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Merino wool socks: Cotton socks can cause all sorts of running problems. They can smell terrible and absorb too much sweat. Merino wool is the wonder fabric straight out of nature. It’s breathable, and wicking, getting that moisture off your skin. Best of all for your running partners or office colleagues, they don’t smell even after being drenched with sweat. Because Merino wool can be a bit fragile on its own, Smartwool has developed the Ph.D. Run Ultra Light Merino Wool Socks with the Indestructawool process combining it with nylon, elastane, and polyester to make it much stronger and more breathable. The company takes it one step further and adds an extra Shred Shield to the toes so all those digits stay inside the sock where they belong.

Toe socks: Runner’s toes take a beating. They’re crushed into tight shoes, squished together skin-on-skin, and slammed down on the pavement every step. Injinji is trying to make life as a toe a bit better with its Injinji Run Lightweight No-Show Socks, aka toes socks, aka socks with a pocket for each toe. Surrounding each toe individually with sock eliminates any toe-on-toe action and the blisters that come with it. They also push your toes apart, making use of your evolutionary foot form when running. The Coolmax fibers on top and around the arch suck moisture away from your skin, keeping it dry and blister-free. 200 needle-count fabric with nylon makes them strong and durable.


Chafing isn’t fun. From mild discomfort down there to bleeding nipples on longer runs, chafing is a big roadblock to running longer. It will take a bit of experimentation to see what works best for your problem spot but here are a few to start.

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Tips and Gear for Running at Night
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Clothes designed for running: Not all clothes are equal. Just throwing on your favorite cotton t-shirt and gym shorts will lead to too much moisture and too much chafing down the road. Companies like Path Projects make clothes specific to running. They’re cut for movement, the seams won’t rub and they pick fabrics to wick and breathe. The Cascade SS T-shirt made from a Tencel blend, a sustainable wood fiber, wicks and breathes the moisture off your skin fast. The Tahoe CL 8-Inch Base Liner is made to fit snug and keep the friction off your thighs. Other base liners are 5 inches or 3 inches long so you mix and match with liners with shorts.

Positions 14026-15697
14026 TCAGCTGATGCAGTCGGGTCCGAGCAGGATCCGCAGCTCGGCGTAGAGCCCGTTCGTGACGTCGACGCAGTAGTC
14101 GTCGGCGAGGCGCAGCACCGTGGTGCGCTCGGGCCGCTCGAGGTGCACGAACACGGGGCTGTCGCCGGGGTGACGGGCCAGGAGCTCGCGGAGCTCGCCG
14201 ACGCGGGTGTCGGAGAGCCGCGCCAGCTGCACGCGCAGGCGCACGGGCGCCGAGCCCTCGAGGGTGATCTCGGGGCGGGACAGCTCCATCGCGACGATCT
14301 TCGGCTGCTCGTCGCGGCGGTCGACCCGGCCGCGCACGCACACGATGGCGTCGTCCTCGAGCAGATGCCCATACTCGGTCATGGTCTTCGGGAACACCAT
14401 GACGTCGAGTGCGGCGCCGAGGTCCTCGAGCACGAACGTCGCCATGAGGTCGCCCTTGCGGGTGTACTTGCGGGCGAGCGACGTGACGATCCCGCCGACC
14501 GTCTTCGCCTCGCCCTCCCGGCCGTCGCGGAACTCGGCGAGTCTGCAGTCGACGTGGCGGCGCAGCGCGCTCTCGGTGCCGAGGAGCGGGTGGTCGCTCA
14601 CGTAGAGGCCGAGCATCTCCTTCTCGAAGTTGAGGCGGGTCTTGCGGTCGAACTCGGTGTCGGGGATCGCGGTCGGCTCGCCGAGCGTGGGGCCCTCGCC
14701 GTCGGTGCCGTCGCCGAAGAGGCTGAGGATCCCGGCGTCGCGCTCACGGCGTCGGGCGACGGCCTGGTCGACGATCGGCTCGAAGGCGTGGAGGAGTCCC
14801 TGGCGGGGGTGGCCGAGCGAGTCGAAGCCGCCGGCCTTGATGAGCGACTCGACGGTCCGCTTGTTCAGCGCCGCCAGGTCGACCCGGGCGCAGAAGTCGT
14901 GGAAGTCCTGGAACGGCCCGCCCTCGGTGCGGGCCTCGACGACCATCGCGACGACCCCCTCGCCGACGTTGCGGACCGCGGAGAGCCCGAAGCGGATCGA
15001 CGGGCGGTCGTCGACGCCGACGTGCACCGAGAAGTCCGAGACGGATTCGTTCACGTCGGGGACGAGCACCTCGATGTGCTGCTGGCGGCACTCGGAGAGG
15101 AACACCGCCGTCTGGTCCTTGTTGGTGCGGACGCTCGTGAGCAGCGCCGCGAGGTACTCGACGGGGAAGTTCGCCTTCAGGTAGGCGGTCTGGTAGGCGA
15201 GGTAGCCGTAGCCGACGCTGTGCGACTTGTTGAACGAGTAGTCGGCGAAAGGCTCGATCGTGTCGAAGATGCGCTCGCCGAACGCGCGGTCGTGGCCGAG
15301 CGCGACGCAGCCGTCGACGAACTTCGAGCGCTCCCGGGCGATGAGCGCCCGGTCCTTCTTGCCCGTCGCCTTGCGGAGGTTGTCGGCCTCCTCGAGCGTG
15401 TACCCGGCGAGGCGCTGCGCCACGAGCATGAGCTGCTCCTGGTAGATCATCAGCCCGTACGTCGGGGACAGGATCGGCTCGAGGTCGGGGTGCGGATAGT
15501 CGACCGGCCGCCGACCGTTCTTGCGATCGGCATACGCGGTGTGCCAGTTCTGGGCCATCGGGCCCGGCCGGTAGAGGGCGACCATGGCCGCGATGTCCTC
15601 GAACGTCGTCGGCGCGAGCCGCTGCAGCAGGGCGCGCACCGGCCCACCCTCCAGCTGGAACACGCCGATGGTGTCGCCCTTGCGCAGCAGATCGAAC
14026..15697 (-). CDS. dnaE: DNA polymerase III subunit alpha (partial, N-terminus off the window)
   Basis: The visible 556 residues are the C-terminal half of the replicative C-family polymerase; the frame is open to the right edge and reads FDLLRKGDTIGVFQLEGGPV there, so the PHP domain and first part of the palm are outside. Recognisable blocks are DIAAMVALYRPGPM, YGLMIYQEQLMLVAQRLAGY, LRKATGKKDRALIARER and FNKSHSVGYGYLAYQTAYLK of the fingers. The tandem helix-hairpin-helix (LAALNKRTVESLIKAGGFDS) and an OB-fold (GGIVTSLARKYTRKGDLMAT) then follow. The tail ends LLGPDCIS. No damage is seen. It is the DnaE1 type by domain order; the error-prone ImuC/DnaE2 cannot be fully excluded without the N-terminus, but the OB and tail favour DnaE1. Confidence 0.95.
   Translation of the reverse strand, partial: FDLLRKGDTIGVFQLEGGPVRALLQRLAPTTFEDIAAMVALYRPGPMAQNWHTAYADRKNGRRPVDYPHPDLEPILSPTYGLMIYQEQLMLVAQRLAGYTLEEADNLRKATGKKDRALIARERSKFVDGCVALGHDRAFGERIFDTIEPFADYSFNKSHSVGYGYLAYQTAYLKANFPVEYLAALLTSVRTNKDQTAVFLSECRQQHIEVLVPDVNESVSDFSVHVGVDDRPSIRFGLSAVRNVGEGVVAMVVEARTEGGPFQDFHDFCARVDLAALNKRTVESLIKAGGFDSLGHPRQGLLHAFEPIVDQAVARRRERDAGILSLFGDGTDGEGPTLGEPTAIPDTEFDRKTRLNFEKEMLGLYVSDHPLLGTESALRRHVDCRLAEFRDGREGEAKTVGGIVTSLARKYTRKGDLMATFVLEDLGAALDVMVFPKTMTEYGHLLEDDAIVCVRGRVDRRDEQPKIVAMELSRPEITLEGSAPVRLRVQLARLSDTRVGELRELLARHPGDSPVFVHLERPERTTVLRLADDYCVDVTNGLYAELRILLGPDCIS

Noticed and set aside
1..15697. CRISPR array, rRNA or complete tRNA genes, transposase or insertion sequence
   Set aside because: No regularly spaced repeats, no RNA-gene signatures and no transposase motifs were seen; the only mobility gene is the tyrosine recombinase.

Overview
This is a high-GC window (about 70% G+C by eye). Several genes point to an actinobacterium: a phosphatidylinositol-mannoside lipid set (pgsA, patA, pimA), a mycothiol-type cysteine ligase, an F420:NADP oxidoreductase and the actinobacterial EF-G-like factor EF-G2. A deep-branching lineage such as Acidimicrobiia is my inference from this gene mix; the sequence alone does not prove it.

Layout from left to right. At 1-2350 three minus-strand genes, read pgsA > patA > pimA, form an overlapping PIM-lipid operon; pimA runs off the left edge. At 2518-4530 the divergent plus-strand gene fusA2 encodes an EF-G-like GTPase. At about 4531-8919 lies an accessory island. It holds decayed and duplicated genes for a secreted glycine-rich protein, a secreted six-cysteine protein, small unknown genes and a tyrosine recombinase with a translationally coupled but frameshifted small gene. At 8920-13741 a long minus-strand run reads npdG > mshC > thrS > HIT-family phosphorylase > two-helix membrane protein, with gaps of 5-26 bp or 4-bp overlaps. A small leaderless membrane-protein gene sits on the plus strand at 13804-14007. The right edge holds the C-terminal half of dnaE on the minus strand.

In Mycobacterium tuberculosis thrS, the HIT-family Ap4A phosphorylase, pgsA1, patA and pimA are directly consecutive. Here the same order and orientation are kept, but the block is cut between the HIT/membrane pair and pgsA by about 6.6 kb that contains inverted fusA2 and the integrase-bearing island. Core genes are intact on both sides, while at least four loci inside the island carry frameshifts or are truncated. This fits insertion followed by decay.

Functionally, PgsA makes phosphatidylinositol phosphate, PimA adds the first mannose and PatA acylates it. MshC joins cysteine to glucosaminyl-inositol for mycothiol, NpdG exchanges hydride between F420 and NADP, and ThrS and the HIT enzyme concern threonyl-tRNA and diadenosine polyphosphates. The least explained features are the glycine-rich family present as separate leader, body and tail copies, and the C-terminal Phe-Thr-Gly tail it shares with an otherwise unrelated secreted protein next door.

Running lube: Chafing is caused by friction — take away the friction and you solve the problem. Often there’s no way to stop the friction altogether but just as an engine needs oil to reduce friction, thighs, armpits and heels could use a little help as well. Assos Chamois Cream goes straight onto your skin and creates a soothing barrier against rubbing. It will also prevent bacterial and fungal infections. For daily training, running, and riding good lube is required.

Anti-Monkey Butt Powder: No one wants “monkey butt,” a serious condition caused by friction that can drastically reduce pleasure when running or riding a bicycle. Apply Anti-Monkey Butt powder as needed to high-friction areas before strenuous activity and watch chafing disappear. The talc and calamine combo soaks up sweat and provides a protective barrier to your skin.

Laces Won’t Stay Tied

With over 2,000 steps in a mile, laces have a tough job of staying tied. They need to keep your feet snug in their shoes, but not too tight that it hurts. The old granny knot that many of us use just isn’t up to the task of that.

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A slight variation called the reef knot can help. The video above from REI shows how to lace up your shoes differently to get the exact fit you want, as well as how to tie a reef knot. Here’s the gist:

  1. Start your normal knot, with one lace over the other.
  2. Make your first loop.
  3. Now, do the second loop in the opposite direction than you normally would. Loop under the second loop instead of looping over.
  4. Pull the sides of your shoe apart to test. If the ends of the knot twist, you’ve made a granny knot, which will get looser as you run. If they stay pointing out to the sides, you’ve got a reef knot.